A group of researchers from Shibaura Institute of Technology, Hiroshima University, and Tokyo Metropolitan College of Industrial Technology are doing R&D on a close-fitting walking aid.
This device is intended for people who can walk unaided but are uneasy about doing so, as well as for rehabilitation by hemiplegics and other people who require care.
“This device is powered by a motor. But because a heavy motor and gears could be burdensome, with this walking aid, you carry the motor, gears, computer, and battery on your back, and the driving force is transmitted using a flexible shaft made of twisted piano wire.”
The device determines the phase of walking through sole pressure sensors, so it continually checks the user’s walking rhythm.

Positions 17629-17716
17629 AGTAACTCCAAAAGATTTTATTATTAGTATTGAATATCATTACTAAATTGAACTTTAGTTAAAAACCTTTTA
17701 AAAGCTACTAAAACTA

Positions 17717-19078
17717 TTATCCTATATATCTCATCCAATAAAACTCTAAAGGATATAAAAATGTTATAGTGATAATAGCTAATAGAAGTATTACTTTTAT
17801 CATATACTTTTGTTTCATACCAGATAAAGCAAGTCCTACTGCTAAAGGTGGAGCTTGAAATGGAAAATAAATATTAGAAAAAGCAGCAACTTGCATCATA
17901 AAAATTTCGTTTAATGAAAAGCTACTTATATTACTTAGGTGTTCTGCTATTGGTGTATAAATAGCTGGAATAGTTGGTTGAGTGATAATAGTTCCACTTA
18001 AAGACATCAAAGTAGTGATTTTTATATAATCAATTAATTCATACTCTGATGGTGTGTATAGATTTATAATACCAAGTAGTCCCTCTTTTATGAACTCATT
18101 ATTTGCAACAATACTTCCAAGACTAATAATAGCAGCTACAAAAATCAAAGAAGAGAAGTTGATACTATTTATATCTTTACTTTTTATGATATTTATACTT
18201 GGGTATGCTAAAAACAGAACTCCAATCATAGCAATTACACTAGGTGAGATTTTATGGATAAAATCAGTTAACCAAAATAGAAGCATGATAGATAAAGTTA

This walking aid is controlled by combining two effects, angle control and torque compensation. It delivers a large torque by increasing the twisting of the shaft. In this way, it helps the user attain target values, which are defined as the changes in joint angle when an able-bodied person walks.
“As we tried to make this device as compact as possible, the user has to carry some of the load on their back. But because the aid is so compact the user can wear trousers over it and it’s hardly noticeable at all. The walking aid we developed before this one is more powerful, using about 600 W. That device stands up by itself, with the user inside, so it’s very easy to use. It’s very powerful, but also very conspicuous. So we have developed walking aids at both ends of the spectrum.”
The group aims to produce a clinically practical walking aid within five years.